by Thomas Wailgum

Enterprise Mobile Apps: All That Glitters Is Not Gold

Oct 07, 2010
Enterprise Applications

Just because enterprise software vendors can mobilize an application doesn't mean you should buy it.

Growing up, my best friend Johnny G. would often get really “hopped up” after eating too many M&Ms. His actions became nearly irrational, and he could barely function enough to play a decent game of Donkey Kong on ColecoVision.

I remember one New Year’s Eve party at his house, we were seven or eight, when he was consuming handful after handful: His parents finally cut him off…but it was too late; if memory serves, that sugar high lasted for days.

Mobile Device Hype Gold

Right now, it seems like every technology vendor is viewing mobility with that same glazed and crazed look Johnny had when he spied a fresh bowl of M&Ms. And why shouldn’t they? Vast improvements in hardware, software and networks have created an exciting mobile communications experience for the 234 million U.S. consumers (more than 75 percent of population!) who have a mobile phone plan, according to Forrester Research.

No sane person would argue against that, and I am a sane person.

But I worry that enterprise software vendors, in particular, are rushing too fast to get to the mobile party—SAP, Oracle, Infor and others. Sooner than later, they will likely flood the market with off-the-shelf enterprise applications (some ready for prime time, some not) to satisfy the consumer demand now foisted upon businesses by their employees.

These vendors want to be market makers, of course, and they see the incredible consumer demand, too.

But just because a vendor can mobilize an enterprise app doesn’t mean you should buy it.

As such, I also worry about modern CIOs, many of whom are desperate to be seen as “strategic.” And mobility (along with cloud computing efforts) is as strategic as it gets today. I can see some CIOs caving too quickly to users’ well-intentioned but ill-formed demands for mobile apps. Instead of playing the “trusted advisor” role and advocating for mobile deployments that link to business strategy and can demonstrate ROI, CIOs may be coerced into signing off on these new mobile apps—adopted in a Johnny-G.-like sugar frenzy.

The combination—enterprise software vendors flooding the market with apps and CIOs eager to placate the masses—could be a dangerous situation that’s reminiscent of other tech-buying frenzies (ERP+Y2K anyone?).

Remember: CIOs have said that they do not need any more apps in the enterprise. (In fact, many say they need to do some serious house-cleaning on the apps they already have.)

In a new report, Forrester principal analyst Paul Hamerman points to 2010 Forrester survey data showing that for today’s typical business worker, e-mail and calendar are the most used mobile applications. The survey research also showed steady growth in sales-force automation, customer-facing mobile apps and field-service applications.

However, he cautions, “packaged mobile applications for business processes are being developed aggressively by enterprise software vendors and mobile development boutiques, and business process professionals have much to consider in terms of value, risk, control and technology selection.”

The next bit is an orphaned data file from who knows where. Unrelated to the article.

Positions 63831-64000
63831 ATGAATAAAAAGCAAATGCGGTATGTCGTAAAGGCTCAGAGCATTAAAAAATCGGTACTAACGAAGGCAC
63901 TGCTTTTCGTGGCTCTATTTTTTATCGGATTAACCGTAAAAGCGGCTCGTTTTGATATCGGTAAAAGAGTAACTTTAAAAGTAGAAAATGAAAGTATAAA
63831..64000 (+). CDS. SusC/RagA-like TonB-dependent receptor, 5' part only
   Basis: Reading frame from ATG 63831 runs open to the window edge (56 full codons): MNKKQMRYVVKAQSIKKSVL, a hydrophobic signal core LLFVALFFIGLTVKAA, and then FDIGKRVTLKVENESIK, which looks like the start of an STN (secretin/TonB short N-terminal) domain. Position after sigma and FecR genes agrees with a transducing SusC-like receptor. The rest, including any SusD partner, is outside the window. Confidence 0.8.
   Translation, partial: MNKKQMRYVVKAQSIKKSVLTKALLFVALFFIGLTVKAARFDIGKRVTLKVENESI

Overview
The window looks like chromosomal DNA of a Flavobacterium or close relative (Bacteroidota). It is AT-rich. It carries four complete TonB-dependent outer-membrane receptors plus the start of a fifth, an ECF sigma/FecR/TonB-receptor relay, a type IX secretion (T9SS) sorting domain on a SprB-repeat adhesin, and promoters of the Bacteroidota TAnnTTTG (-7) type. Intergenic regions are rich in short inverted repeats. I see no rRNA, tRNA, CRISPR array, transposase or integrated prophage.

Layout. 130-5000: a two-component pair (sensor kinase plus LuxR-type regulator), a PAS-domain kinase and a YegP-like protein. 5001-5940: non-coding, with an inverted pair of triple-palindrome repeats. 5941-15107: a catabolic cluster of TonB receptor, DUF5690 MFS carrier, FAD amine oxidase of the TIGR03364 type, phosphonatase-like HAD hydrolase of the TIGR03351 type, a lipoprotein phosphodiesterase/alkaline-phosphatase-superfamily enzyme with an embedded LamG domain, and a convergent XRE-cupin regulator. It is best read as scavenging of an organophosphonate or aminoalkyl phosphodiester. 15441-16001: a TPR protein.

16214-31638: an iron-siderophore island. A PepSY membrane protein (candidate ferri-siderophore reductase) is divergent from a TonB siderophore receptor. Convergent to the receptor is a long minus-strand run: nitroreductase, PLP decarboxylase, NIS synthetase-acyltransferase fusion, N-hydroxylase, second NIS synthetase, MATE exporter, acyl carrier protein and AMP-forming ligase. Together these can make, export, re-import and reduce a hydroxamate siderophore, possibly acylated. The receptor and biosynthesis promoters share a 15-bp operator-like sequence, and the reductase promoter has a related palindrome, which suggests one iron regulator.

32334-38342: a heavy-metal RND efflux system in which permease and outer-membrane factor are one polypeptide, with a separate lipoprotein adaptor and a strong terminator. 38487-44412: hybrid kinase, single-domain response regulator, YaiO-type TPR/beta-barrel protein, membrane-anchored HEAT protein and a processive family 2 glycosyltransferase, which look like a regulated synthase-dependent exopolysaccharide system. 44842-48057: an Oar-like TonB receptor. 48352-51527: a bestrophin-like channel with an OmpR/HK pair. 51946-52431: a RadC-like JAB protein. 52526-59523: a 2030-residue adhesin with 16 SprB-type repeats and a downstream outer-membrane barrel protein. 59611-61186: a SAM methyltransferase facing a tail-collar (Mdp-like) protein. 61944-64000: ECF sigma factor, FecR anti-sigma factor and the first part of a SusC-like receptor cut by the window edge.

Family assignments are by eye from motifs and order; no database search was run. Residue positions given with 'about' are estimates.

As with any technology project, Hamerman notes that risks are everywhere in enterprise mobility: Care must be taken to ensure the target audience, piloting processes, cost calculations, security risks, and hardware and software selection are all examined thoroughly.

He correctly points out that many roles and business processes don’t need to be mobilized—for instance, those jobs that involve extensive work with data processing and management.

“Mobilizing existing enterprise applications, by itself, will not create business process value scenarios that will motivate companies to invest in the technology,” Hamerman writes. “For more compelling value scenarios, the mobile applications must take advantage of capabilities unique to the devices, as well as leveraging anytime/anywhere connectivity.”

Hamerman states that every application vendor he has spoken with is working on packaged mobile app development, and some already have apps on the market today. “Enterprise applications vendors appear to universally agree that mobile applications are strategically important,” he adds, “but levels of enthusiasm vary.” (Consider yourselves forewarned, CIOs: The mobile apps pitches will be forthcoming from your vendor sales reps.)

Let me be clear here: I am by no means pooh-poohing the mobile applications revolution unfolding before our eyes and on the devices in our pockets. Again, last time I checked, I’m sane.

But CIOs who work hand in hand with their colleagues on mobile-apps teams need to be extra vigilant about ensuring that there’s some type of return for their dollars. In other words: Think hard about whether your iPhone-toting finance personnel really needs anytime/anywhere access to the company’s ERP applications.

Hamerman says it best in the report, when he advises to discount the “cool” factor.

“Whereas customer-facing applications can take advantage of the contemporary coolness of mobile and engage more customers, this offers less value for internal mobile business applications,” he writes. “Instead, focus on concrete ROI that comes from process speed, service and efficiency.”

Thomas Wailgum covers Enterprise Software, Data Management and Personal Productivity Apps for Follow him on Twitter @twailgum. Follow everything from on Twitter @CIOonline. E-mail Thomas at